Read it later

The title of my article is pretty self-explanatory. There is so much content on the web that sometimes it is hard to keep up with all that is happening, and read everything. Fortunately for us, in this day and age, and like Apple advertises, there is an app for that: Pocket.

This application was founded in 2007 and has since managed to attract more than 10 million users. With Pocket, you can save pretty much every content you find on the Internet and access it anytime when you log in with your free account. It is a super easy to use tool; you just have to install the pocket button on you web browser when you go on, and there is even an app version available on Max OS X, Android and iOS. So whenever you come across interesting content on the web, whether it is an article, a video or an animated gif, you just have to clic on the pocket button, and it will save everything for you. The syncing between devices is smooth, and works as advertised. You can even access saved content offline when you use the mobile application.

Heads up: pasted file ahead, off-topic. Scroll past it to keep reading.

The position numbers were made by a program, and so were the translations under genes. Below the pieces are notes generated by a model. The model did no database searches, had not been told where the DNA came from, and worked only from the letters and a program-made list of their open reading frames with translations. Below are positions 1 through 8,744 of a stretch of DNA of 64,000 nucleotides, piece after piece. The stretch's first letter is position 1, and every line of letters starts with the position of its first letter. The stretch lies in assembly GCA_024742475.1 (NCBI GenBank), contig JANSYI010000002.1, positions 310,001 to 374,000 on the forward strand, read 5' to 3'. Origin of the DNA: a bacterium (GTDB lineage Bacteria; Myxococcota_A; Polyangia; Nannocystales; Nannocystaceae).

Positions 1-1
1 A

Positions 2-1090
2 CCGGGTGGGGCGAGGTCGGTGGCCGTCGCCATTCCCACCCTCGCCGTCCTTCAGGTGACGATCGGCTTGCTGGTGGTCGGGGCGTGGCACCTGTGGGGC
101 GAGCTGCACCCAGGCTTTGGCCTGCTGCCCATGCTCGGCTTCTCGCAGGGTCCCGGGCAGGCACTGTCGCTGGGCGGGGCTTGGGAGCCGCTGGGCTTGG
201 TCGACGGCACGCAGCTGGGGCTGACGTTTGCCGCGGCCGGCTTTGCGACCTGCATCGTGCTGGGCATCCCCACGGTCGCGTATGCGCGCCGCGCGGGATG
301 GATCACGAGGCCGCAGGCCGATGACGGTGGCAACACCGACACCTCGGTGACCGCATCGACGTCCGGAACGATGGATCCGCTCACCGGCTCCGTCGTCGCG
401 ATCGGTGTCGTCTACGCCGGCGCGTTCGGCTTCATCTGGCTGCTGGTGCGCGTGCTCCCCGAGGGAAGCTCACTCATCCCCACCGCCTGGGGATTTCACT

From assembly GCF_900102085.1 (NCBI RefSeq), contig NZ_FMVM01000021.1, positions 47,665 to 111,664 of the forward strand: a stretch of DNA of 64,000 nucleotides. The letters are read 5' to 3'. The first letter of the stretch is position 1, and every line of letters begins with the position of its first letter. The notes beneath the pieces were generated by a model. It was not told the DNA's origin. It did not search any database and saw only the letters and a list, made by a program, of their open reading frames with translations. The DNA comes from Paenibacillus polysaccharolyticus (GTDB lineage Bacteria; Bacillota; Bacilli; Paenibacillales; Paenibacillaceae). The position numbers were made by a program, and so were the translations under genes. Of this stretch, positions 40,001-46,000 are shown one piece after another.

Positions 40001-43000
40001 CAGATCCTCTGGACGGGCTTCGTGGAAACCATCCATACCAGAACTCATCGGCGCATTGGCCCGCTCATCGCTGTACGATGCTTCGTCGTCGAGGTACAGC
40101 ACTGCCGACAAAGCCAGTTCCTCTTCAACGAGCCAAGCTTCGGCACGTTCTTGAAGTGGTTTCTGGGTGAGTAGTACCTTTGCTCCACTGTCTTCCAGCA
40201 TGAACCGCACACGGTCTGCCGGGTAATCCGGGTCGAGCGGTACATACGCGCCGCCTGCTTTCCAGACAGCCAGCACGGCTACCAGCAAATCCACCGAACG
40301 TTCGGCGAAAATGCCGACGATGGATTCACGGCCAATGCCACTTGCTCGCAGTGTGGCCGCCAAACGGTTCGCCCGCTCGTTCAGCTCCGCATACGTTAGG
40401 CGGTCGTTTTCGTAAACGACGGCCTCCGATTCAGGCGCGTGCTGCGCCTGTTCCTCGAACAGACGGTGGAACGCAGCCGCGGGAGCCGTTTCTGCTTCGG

The main appeal of Pocket is to be able to save content you enjoy when you browse the web, but suddenly run out of time to explore them. However, this app has become more than just a content saving wonder, and is now very polished and focused on user experience with useful features like ”highlights”, and color-coded badges such as ”best of”, and ”trending”. Adding to that, there are now more than 300 applications compatible with Pocket.

Because of its refined user-interface, Pocket can become a useful tool to integrate in research projects or presentations. Consequently, the pedagogical possibilities become interesting. You can make your students discover this great application so they can save articles about homophones, synonyms, antonyms, nouns, verbs, adjectives, etc. If they have a research project, it is now easy for them to save their sources, and use them as they complete their assignment. You can also ”send articles to other people by email, or -even better- straight to other Pocket users’‘. Most importantly, as a teacher, you can save any content you want to show to your classroom in an efficient way. You don’t have to create a word document with all the links you want to open during your class, or to send yourself an email with all these links. You just have to save your stuff on Pocket and wait for your class to start. No more hurdles. Pocket helps you save and share content in a more convenient way, and I look forward to use it in my future classrooms.